Leak purports to show JSDF chief talking politics — taboo in Japan — with US military brass
(Tribune News Service) — Information security is difficult to achieve in a digital age, but the Japanese Defense Ministry appears to have a serious problem after another apparent leak of a sensitive document Wednesday, the second in two months.
During the day’s Upper House session, Japanese Communist Party lawmaker Sohei Nihi unveiled what he said were confidential records of meetings between senior U.S. and Japanese military officials at the U.S. Defense Department in Washington late last year.
The 23-page paper, dated Dec. 24, 2014, allegedly relates the content of discussions between Adm. Katsutoshi Kawano, chief of the Joint Staff of the Japan Self-Defense Forces, and seven top U.S. military leaders, both civilian and uniformed.
The U.S. officials included U.S. Deputy Secretary of Defense Robert Work; Gen. Martin Dempsey, chairman of the Joint Chiefs of Staff; Gen. Raymond Odierno, then Army Chief of Staff; and Scott Swift, then Navy Staff director within the office of the Chief of Naval Operations at the Pentagon.
According to the document, during a Dec. 17 meeting with Odierno, Kawano said he thinks the Japanese legislature, called the Diet, will enact two contested security bills by the end of this summer.
The bills are aimed at expanding Japan’s military cooperation with the U.S. military, and the assertion that they would be passed was, at that time, one step ahead of the stance of the government in Tokyo.
In a 30-minute meeting with Work, Kawano allegedly maintained that “only certain activists are stirring up” safety concerns over Osprey tilt-rotor aircraft operated by the U.S. military in Japan, a remark that is likely to draw protest from the Okinawa Prefectural Government, where demonstrations over a range of U.S.-related issues are frequent.
Many Okinawa residents have demanded the removal of Ospreys from the prefecture, citing the model’s record of accidents early in its history.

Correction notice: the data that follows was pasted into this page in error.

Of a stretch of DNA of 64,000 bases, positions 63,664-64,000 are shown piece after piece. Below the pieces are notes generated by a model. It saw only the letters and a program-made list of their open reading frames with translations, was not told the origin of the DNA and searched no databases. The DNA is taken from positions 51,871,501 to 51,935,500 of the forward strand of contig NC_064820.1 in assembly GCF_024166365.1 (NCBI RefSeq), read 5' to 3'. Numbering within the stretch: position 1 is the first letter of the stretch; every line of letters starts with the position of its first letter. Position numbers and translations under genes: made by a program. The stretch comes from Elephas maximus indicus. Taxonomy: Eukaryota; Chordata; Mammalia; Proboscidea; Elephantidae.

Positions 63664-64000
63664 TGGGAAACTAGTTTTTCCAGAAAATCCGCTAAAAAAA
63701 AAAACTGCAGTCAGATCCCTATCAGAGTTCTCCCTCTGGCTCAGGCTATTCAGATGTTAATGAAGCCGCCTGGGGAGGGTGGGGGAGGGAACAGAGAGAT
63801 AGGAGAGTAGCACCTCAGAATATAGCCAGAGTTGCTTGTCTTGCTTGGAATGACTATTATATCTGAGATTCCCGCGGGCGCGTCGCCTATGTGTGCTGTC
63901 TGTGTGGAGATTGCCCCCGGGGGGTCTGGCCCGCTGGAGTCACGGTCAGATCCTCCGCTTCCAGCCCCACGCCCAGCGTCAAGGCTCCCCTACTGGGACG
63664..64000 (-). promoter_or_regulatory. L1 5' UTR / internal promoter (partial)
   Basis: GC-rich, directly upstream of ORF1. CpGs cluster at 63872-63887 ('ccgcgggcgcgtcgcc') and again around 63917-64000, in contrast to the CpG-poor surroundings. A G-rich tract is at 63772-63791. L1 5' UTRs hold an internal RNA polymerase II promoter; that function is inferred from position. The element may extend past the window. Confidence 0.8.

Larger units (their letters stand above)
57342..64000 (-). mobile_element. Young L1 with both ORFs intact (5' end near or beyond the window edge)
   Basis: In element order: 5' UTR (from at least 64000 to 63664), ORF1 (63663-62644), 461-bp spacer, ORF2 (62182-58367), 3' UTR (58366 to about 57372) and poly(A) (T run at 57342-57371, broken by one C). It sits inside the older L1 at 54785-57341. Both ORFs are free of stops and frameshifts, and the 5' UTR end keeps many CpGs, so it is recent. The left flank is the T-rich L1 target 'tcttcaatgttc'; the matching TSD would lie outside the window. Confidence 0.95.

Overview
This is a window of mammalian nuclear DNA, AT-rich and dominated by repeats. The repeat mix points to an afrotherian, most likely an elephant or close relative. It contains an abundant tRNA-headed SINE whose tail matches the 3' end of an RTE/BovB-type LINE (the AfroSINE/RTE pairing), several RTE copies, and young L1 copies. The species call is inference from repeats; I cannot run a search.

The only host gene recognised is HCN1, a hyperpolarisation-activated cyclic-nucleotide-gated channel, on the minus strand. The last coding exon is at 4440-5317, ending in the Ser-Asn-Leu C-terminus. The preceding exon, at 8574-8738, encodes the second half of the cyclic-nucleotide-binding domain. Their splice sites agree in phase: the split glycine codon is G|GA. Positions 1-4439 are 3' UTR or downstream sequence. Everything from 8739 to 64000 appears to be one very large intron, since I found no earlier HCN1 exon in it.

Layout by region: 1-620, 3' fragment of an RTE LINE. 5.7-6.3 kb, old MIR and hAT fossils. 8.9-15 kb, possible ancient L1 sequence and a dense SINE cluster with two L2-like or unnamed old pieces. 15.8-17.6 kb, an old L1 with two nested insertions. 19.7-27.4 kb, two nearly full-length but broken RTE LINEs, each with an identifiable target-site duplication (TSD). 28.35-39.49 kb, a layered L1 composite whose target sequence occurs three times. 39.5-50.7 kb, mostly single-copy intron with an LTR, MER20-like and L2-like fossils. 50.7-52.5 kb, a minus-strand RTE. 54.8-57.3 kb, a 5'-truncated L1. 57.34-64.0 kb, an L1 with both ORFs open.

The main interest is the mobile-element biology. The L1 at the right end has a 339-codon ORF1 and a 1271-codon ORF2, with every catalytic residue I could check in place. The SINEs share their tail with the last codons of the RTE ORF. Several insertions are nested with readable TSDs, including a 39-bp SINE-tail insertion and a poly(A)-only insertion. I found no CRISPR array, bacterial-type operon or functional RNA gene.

During the Upper House session, Nihi argued that Kawano went too far in discussing political issues, in particular by giving assurances on when the controversial security bills would be enacted. Opposition parties have called the proposed changes unconstitutional and have demanded their retraction.
Furthermore, it is taboo for SDF officers to talk politics in Japan, where memories remain of the nation’s militarism before and during World War II.
Kawano visited the Pentagon “only a few days after the general election of December. At that time, (the government) had not started concrete studies on bills yet, and neither had the ruling parties started having policy talks on them,” Nihi said.
Defense Minister Gen Nakatani said he would not comment because he could not verify the authenticity of the document.
Meanwhile, the paper appears to show Kawano questioning whether Beijing was at that time fully in control of government ships deployed off the disputed Senkaku islets in the East China Sea. China claims the islets, which it calls Diaoyu.
During a 30-minute meeting that took place Dec. 18, Kawano told Gen. Larry O. Spencer, vice chief of staff of the U.S. Air Force, that two or three Chinese government ships were always stationed near the Senkakus.
“I can’t say anything for sure . . . but I wonder if (the Chinese forces) are fully controlled by the Chinese central government,” Kawano was quoted as saying in the records.
The document shows Kawano cited an instance in which a Chinese aircraft flew abnormally close to SDF aircraft, although he did not specify when the occasion occurred. In another, a Chinese naval ship had directed fire-control radar at a Maritime Self-Defense Force ship.
It is unclear how the Japanese Communist Party obtained the document, but it is assumed the group has sources inside the SDF. In August, the party divulged another internal SDF document, which the SDF later admitted was genuine.
That paper, drafted by the SDF’s Joint Staff at Nakatani’s order, envisioned an SDF mission in which troops would use weapons to defend a third-party state’s troops participating in United Nations peacekeeping operations in South Sudan.
It also assumed that the security bills would be enacted in August and they would be put into effect in February 2016.